String topology

Summary

String topology, a branch of mathematics, is the study of algebraic structures on the homology of free loop spaces. The field was started by Moira Chas and Dennis Sullivan (1999).

MotivationEdit

While the singular cohomology of a space has always a product structure, this is not true for the singular homology of a space. Nevertheless, it is possible to construct such a structure for an oriented manifold   of dimension  . This is the so-called intersection product. Intuitively, one can describe it as follows: given classes   and  , take their product   and make it transversal to the diagonal  . The intersection is then a class in  , the intersection product of   and  . One way to make this construction rigorous is to use stratifolds.

Another case, where the homology of a space has a product, is the (based) loop space   of a space  . Here the space itself has a product

 

by going first through the first loop and then through the second one. There is no analogous product structure for the free loop space   of all maps from   to   since the two loops need not have a common point. A substitute for the map   is the map

 

where   is the subspace of  , where the value of the two loops coincides at 0 and   is defined again by composing the loops.

The Chas–Sullivan productEdit

The idea of the Chas–Sullivan product is to now combine the product structures above. Consider two classes   and  . Their product   lies in  . We need a map

 

One way to construct this is to use stratifolds (or another geometric definition of homology) to do transversal intersection (after interpreting   as an inclusion of Hilbert manifolds). Another approach starts with the collapse map from   to the Thom space of the normal bundle of  . Composing the induced map in homology with the Thom isomorphism, we get the map we want.

Now we can compose   with the induced map of   to get a class in  , the Chas–Sullivan product of   and   (see e.g. Cohen & Jones (2002)).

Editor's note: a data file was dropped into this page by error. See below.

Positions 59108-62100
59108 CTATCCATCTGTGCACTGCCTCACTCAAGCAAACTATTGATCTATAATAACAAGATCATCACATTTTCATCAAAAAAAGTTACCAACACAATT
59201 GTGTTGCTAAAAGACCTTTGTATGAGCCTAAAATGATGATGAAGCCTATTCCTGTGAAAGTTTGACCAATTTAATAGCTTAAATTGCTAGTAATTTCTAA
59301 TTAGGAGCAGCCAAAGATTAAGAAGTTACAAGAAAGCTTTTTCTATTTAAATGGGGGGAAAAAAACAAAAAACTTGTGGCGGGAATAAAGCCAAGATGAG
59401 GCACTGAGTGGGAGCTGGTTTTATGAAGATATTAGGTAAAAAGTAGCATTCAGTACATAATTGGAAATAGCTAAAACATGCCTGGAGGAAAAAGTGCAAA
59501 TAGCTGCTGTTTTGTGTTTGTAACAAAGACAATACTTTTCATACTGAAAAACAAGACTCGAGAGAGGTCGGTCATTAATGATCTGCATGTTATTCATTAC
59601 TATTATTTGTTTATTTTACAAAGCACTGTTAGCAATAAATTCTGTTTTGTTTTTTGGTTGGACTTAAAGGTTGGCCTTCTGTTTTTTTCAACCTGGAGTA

RemarksEdit

  • As in the case of the intersection product, there are different sign conventions concerning the Chas–Sullivan product. In some convention, it is graded commutative, in some it is not.
  • The same construction works if we replace   by another multiplicative homology theory   if   is oriented with respect to  .
  • Furthermore, we can replace   by  . By an easy variation of the above construction, we get that   is a module over   if   is a manifold of dimensions  .
  • The Serre spectral sequence is compatible with the above algebraic structures for both the fiber bundle   with fiber   and the fiber bundle   for a fiber bundle  , which is important for computations (see Cohen, Jones & Yan (2004) and Meier (2010)).

The Batalin–Vilkovisky structureEdit

There is an action   by rotation, which induces a map

 .

Plugging in the fundamental class  , gives an operator

 

of degree 1. One can show that this operator interacts nicely with the Chas–Sullivan product in the sense that they form together the structure of a Batalin–Vilkovisky algebra on  . This operator tends to be difficult to compute in general. The defining identities of a Batalin-Vilkovisky algebra were checked in the original paper "by pictures." A less direct, but arguably more conceptual way to do that could be by using an action of a cactus operad on the free loop space  .[1] The cactus operad is weakly equivalent to the framed little disks operad[2] and its action on a topological space implies a Batalin-Vilkovisky structure on homology.[3]

Field theoriesEdit

 
The pair of pants

There are several attempts to construct (topological) field theories via string topology. The basic idea is to fix an oriented manifold   and associate to every surface with   incoming and   outgoing boundary components (with  ) an operation

 

which fulfills the usual axioms for a topological field theory. The Chas–Sullivan product is associated to the pair of pants. It can be shown that these operations are 0 if the genus of the surface is greater than 0 (Tamanoi (2010)).

ReferencesEdit

  1. ^ Voronov, Alexander (2005). "Notes on universal algebra". Graphs and Patterns in Mathematics and Theoretical Physics (M. Lyubich and L. Takhtajan, eds.). Providence, RI: Amer. Math. Soc. pp. 81–103.
  2. ^ Cohen, Ralph L.; Hess, Kathryn; Voronov, Alexander A. (2006). "The cacti operad". String topology and cyclic homology. Basel: Birkhäuser. ISBN 978-3-7643-7388-7.
  3. ^ Getzler, Ezra (1994). "Batalin-Vilkovisky algebras and two-dimensional topological field theories". Comm. Math. Phys. 159 (2): 265–285. arXiv:hep-th/9212043. doi:10.1007/BF02102639. S2CID 14823949.

SourcesEdit